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Foster father, accused in hot car death of 10-month-old baby, on suicide watch

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WICHITA, Kan. -- The death of a 10-month-old foster child is the latest in a string of hot-car child deaths in the United States, triggering the quick arrest of the girl's foster father and on Friday which prompted state officials to launch home inspections of adoptive and foster families.

The 29-year-old foster father told police he picked up with child from a babysitter about 4 p.m. Thursday, drove home and forgot the child was in the back seat, according to Lt. Todd Ojile of the Wichita Police Department. Investigators say the girl was locked in the car with the windows up for some two-and-a-half hours. Temperatures in the Wichita area reached the low 90s on Thursday.

RELATED: Wichita baby dies after being left in car

The foster father was booked on an aggravated endangerment charge but has not been formally charged. Ojile said the district attorney could file charges as early as next week.

The suspect was in the process of adopting the girl with his partner, according to police. "Both were extremely upset," Ojile said.

The suspect's mother says her son is now on suicide watch, that he no longer wants to live after the foster child's death. She says her son loved children, and specifically took in children born in difficult circumstances.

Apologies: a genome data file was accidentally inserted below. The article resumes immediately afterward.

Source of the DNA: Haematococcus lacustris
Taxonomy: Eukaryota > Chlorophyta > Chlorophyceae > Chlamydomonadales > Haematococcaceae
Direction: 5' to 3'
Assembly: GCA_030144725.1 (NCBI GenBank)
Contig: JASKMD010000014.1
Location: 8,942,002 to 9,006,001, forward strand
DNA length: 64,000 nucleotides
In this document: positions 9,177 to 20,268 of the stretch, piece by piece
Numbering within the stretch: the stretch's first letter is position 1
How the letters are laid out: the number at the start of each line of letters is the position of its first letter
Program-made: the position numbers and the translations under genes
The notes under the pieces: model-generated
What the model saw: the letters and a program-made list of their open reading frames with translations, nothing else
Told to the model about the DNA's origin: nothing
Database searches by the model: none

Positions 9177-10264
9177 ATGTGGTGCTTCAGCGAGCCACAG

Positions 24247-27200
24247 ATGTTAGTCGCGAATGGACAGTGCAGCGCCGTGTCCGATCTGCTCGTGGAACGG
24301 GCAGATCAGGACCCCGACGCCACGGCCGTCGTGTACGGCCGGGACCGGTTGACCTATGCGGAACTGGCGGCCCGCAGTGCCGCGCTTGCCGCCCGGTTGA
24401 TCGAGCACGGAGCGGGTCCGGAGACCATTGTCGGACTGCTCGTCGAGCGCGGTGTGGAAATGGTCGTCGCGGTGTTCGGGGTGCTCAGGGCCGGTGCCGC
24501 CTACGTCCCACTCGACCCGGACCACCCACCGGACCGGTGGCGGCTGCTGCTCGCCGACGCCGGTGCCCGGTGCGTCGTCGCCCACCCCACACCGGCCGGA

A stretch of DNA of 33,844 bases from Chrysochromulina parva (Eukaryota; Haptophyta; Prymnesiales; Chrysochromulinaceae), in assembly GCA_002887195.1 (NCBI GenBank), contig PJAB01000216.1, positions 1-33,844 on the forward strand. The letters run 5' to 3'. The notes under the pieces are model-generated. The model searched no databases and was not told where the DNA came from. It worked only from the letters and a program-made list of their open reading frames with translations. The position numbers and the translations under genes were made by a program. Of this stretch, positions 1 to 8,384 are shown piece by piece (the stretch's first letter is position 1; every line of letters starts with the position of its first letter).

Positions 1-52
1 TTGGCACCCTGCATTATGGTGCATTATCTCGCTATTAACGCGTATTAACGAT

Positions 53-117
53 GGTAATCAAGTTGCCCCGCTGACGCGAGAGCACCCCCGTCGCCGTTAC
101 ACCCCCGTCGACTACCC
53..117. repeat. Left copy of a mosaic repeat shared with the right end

“His sentence is now a lifetime. Whether it's on paper or not, it's in his mind and it's going to be in his heart the rest of his life," she said.

The couple are the adoptive parents of two children and are foster parents to four others with ages ranging from 3 to 18 years old, Ojile said. He said the couple's other children have been removed from the home and placed with family members, as the investigation continues.

On Friday, Kansas Department for Children and Families Secretary Phyllis Gilmore ordered immediate home inspections for all adoptive and foster families associated with the agency that approved the couple for foster care.

So far in 2014, according to statistics compiled by the Department of Geosciences at San Francisco State University, there have been at least 18 heatstroke deaths of children left in vehicles. In one highly publicized case, a Georgia father remains in jail awaiting trial on murder and child cruelty charges in the death of his toddler son, who was left in the father's SUV for seven hours.

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